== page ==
Trametinib May Play a Dual Role in Merkel Cell Carcinoma

June 9, 2016

Trametinib, which is approved by the FDA for melanoma and other cancers, may block viral infection by stopping Merkel cell polyomavirus transcription and replication.

Trametinib (Mekinist), which is approved by the US Food and Drug Administration (FDA) for melanoma and other cancers, may block viral infection by stopping Merkel cell polyomavirus transcription and replication, according to a new study published in Cell Host & Microbe. The researchers reported that low doses of trametinib wiped out viral infection in a cell culture model.

In addition, the researchers found that normal control cells were not affected by treatment with trametinib. The researchers say this suggests that trametinib might be able to be used with few side effects for reducing the viral load in immunocompromised patients. It is hoped that this agent or one similar to it may have a role in preventing the development of Merkel cell carcinoma.

“We established a cell culture model for Merkel cell polyomavirus infection, which will help us find how this DNA virus causes cancer,” said senior author Jianxin You, PhD, an associate professor of Microbiology at the University of Pennsylvania, Philadelphia, in a Penn Medicine news release.

Merkel cell polyomavirus infection can lead to Merkel cell carcinoma in immune-compromised individuals. These findings open the door to a new way to investigate this type of oncogenic viral infection and they help identify potential therapeutic agents against Merkel cell polyomavirus infection.  Merkel cell polyomavirus preferentially infects dermal fibroblasts in human skin. Merkel cell carcinoma, which metastasizes rapidly, has a mortality rate of 33%. The 5-year survival rate is 45%.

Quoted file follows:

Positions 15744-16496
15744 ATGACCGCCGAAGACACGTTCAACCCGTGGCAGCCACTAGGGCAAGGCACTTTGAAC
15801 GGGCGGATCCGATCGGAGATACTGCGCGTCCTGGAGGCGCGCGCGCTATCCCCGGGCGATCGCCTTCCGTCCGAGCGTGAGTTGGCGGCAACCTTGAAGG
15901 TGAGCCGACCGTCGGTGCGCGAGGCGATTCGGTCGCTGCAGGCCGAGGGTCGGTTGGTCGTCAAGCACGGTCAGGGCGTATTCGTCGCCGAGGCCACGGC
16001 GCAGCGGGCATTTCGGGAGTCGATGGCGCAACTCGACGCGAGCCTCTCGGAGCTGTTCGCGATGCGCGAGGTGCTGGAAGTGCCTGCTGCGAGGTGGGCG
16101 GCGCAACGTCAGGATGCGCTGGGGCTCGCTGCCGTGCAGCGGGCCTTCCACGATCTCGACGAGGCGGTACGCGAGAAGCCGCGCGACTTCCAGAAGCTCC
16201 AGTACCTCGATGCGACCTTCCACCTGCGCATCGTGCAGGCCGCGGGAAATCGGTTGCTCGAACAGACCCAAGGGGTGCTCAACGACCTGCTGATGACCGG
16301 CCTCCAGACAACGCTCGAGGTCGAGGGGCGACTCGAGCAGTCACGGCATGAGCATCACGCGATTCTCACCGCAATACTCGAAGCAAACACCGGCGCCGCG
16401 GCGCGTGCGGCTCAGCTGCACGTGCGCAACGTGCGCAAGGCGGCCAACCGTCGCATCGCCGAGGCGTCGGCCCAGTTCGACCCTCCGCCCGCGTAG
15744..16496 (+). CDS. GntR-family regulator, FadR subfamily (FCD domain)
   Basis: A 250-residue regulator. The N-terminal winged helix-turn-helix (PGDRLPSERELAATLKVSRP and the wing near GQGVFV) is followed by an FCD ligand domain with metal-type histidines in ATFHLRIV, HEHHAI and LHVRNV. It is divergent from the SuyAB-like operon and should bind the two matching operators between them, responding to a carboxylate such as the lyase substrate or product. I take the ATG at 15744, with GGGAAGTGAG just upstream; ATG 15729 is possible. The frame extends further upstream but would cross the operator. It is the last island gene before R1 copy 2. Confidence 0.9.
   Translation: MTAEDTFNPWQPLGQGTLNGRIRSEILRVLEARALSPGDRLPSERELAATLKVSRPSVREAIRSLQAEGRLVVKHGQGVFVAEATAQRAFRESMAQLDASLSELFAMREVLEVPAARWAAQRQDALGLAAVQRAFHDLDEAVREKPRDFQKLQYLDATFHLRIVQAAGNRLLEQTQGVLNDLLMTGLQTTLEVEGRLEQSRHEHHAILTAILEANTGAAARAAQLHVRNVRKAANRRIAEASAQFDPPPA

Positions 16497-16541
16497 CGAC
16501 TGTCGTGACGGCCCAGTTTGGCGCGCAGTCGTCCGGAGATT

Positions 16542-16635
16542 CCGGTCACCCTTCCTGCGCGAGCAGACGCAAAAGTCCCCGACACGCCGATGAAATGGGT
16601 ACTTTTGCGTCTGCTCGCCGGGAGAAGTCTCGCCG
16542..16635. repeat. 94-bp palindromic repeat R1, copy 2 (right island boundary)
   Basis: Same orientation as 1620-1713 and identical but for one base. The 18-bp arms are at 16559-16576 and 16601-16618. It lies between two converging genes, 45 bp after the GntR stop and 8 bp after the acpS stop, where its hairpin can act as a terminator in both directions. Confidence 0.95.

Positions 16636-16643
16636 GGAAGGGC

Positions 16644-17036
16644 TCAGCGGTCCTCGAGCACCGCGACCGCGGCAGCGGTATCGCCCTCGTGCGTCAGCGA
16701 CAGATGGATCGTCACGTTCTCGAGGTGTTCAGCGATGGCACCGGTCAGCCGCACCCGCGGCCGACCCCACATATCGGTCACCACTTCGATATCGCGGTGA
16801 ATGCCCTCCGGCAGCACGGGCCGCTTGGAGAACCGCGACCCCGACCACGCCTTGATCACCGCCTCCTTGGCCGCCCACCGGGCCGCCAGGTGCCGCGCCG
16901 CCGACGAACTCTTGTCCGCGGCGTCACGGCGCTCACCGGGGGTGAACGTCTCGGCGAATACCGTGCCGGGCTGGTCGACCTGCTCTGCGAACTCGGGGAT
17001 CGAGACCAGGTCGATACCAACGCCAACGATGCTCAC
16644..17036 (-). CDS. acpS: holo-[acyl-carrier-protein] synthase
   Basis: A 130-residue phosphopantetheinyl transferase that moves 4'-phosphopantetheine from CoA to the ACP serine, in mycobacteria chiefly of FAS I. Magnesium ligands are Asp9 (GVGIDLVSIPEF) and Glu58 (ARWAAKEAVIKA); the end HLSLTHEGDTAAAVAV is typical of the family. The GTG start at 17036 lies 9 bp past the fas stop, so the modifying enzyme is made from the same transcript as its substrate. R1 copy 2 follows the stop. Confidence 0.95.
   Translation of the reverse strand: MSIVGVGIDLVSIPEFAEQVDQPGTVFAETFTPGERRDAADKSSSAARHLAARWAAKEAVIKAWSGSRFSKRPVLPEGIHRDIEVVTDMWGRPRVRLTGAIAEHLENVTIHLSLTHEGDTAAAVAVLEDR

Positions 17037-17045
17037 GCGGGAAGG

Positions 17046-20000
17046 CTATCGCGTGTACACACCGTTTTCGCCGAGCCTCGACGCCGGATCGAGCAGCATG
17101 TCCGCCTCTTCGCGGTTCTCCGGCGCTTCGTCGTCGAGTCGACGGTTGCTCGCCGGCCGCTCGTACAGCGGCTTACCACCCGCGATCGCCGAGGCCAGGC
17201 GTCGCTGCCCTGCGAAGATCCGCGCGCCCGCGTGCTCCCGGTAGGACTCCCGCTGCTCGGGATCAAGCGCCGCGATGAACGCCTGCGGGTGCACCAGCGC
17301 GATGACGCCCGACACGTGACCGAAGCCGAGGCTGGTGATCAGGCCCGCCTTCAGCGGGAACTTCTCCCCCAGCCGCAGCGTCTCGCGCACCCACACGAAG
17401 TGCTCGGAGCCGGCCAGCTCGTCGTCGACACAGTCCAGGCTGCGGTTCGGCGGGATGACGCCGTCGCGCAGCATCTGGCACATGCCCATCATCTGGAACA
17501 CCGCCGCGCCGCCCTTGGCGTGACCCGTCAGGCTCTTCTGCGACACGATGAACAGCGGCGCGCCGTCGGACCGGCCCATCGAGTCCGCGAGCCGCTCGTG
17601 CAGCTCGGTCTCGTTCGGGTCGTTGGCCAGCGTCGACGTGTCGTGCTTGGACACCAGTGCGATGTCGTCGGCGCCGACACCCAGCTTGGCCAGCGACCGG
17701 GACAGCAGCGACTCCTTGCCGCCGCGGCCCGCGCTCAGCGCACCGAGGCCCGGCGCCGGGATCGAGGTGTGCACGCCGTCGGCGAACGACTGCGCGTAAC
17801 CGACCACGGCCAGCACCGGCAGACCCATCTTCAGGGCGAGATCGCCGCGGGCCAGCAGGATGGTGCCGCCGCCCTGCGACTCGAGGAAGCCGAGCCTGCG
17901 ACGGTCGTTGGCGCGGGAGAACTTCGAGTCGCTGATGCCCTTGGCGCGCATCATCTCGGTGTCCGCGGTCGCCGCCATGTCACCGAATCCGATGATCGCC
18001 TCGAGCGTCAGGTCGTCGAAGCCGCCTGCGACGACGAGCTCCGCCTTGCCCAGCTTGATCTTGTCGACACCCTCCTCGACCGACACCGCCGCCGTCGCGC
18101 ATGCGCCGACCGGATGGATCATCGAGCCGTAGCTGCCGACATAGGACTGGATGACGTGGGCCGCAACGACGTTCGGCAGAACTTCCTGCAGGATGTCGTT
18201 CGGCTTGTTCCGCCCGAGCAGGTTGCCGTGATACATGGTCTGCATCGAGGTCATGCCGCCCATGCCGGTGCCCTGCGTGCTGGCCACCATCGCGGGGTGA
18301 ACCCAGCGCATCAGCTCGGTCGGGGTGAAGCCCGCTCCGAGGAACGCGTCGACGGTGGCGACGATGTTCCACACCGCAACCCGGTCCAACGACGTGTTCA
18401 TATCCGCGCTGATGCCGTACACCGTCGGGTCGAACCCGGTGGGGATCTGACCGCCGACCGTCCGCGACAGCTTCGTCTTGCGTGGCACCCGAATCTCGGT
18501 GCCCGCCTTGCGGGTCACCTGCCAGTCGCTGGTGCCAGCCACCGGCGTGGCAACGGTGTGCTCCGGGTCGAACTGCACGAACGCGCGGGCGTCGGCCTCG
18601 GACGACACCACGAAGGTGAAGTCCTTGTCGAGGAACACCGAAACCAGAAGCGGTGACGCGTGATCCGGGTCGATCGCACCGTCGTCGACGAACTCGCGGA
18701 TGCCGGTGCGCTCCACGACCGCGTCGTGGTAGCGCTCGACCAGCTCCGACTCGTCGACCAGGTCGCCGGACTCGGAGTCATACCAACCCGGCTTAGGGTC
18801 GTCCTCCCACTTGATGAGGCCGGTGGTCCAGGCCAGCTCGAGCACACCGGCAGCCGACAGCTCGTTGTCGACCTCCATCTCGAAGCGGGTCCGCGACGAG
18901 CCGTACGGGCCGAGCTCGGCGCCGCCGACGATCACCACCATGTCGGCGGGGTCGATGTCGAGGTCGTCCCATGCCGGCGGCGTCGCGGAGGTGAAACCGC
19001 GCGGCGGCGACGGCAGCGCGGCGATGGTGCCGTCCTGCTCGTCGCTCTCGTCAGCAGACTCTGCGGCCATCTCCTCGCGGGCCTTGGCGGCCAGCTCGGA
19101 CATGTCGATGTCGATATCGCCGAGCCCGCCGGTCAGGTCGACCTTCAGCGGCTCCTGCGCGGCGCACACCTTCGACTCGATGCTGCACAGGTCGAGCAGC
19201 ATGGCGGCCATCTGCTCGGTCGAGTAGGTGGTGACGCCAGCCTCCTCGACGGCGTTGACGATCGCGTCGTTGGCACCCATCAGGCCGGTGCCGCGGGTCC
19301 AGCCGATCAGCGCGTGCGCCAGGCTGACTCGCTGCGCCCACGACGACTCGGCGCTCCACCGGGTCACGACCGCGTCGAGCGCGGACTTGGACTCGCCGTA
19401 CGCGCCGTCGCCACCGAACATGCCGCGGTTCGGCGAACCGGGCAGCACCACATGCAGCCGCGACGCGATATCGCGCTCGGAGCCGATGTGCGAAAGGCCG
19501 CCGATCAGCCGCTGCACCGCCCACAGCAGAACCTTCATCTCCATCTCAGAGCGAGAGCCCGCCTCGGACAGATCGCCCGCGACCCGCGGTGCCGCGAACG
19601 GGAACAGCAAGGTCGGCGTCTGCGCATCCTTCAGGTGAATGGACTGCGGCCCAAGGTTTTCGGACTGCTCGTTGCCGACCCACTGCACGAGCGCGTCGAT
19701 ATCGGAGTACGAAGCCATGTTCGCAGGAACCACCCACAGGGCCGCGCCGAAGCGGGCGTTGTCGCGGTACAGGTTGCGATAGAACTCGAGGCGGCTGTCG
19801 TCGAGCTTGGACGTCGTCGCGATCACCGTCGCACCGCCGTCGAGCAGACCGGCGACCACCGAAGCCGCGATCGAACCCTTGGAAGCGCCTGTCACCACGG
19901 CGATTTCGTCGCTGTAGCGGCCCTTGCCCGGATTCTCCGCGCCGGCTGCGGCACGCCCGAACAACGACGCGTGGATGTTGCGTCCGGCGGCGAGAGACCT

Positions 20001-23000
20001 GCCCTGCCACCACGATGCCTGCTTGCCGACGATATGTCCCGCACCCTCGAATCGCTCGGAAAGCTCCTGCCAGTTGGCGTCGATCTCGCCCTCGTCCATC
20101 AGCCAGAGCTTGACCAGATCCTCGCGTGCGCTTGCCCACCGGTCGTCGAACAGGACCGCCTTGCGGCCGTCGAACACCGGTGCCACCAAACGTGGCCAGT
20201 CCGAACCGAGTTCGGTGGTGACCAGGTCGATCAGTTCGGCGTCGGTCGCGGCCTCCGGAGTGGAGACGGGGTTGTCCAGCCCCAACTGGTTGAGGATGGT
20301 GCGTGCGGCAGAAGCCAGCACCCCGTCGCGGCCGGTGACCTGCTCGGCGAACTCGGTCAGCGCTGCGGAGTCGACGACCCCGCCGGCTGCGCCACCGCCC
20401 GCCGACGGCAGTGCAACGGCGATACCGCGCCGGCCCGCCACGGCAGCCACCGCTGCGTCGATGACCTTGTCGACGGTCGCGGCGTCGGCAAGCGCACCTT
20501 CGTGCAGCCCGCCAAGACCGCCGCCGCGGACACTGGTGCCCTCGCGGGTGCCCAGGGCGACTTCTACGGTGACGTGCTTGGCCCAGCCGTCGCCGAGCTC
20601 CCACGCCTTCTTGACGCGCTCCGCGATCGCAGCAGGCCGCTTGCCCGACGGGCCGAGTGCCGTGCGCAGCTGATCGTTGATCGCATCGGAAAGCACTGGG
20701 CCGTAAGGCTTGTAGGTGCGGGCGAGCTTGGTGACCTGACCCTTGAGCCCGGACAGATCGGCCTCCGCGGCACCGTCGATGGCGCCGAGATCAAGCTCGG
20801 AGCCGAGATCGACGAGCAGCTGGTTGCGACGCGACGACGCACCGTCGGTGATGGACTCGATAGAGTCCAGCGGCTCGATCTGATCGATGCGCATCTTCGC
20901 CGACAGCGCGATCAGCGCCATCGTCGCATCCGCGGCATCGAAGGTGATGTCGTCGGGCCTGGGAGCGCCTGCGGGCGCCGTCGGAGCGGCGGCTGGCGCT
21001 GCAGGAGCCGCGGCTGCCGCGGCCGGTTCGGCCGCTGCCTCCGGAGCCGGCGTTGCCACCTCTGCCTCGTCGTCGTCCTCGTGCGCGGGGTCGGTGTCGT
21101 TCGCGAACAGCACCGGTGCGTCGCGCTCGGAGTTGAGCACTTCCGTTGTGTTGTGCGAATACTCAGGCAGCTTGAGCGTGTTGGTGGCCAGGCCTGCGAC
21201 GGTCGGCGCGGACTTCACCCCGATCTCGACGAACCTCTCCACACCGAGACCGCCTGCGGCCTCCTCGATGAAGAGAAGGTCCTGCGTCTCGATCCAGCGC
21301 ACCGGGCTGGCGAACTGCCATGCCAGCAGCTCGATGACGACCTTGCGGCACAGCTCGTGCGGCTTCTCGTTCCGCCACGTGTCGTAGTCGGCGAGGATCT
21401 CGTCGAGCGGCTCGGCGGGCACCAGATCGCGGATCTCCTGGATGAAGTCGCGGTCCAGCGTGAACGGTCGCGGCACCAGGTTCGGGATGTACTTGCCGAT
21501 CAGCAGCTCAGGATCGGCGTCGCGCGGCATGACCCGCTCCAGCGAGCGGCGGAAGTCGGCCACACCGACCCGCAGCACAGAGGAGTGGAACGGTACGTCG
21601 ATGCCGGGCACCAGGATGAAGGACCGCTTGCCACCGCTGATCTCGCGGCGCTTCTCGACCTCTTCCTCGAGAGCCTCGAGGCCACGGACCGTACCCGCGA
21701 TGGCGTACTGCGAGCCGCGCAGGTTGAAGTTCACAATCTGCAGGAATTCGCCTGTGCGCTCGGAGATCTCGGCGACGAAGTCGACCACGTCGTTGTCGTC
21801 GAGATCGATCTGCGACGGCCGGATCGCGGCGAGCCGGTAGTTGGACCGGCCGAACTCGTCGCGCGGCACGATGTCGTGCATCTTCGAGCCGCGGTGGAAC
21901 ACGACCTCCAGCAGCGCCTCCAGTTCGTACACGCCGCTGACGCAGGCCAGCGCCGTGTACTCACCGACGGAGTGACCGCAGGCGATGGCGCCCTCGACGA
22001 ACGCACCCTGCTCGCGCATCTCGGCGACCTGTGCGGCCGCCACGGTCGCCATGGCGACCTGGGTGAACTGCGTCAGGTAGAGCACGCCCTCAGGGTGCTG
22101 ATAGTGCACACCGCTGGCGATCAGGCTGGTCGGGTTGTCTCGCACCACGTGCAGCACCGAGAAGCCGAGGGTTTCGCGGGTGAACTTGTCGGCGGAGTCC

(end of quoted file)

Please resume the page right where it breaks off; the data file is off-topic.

Due to the huge unmet clinical need, there has been keen interest in better understanding the etiology of Merkel cell carcinoma and how best to prevent it. The researchers have discovered that the activation of enzymes known as matrix metalloproteinases (MMPs), by a cellular signaling pathway involving the WNT and b-catenin proteins, stimulate Merkel cell polyomavirus infection.

The Merkel cell polyomavirus is commonly found on healthy human skin. Excessive exposure to sunlight and ultraviolet radiation, immune suppression, and advanced age are the most important risk factors for Merkel cell carcinoma. Although the exact function of Merkel cells, found in the lower part of the epidermis, is unknown, it is thought that nerve-associated cells from light touch sensation may be involved.

The researchers hope next to establish an animal model to elucidate the mechanisms by which Merkel cell polyomavirus infection leads to Merkel cell carcinoma. This work built on the system for production of both Merkel cell polyomavirus pseudovirus and recombinant virions established in the laboratory of Christopher Buck, PhD, at the National Cancer Institute (NCI).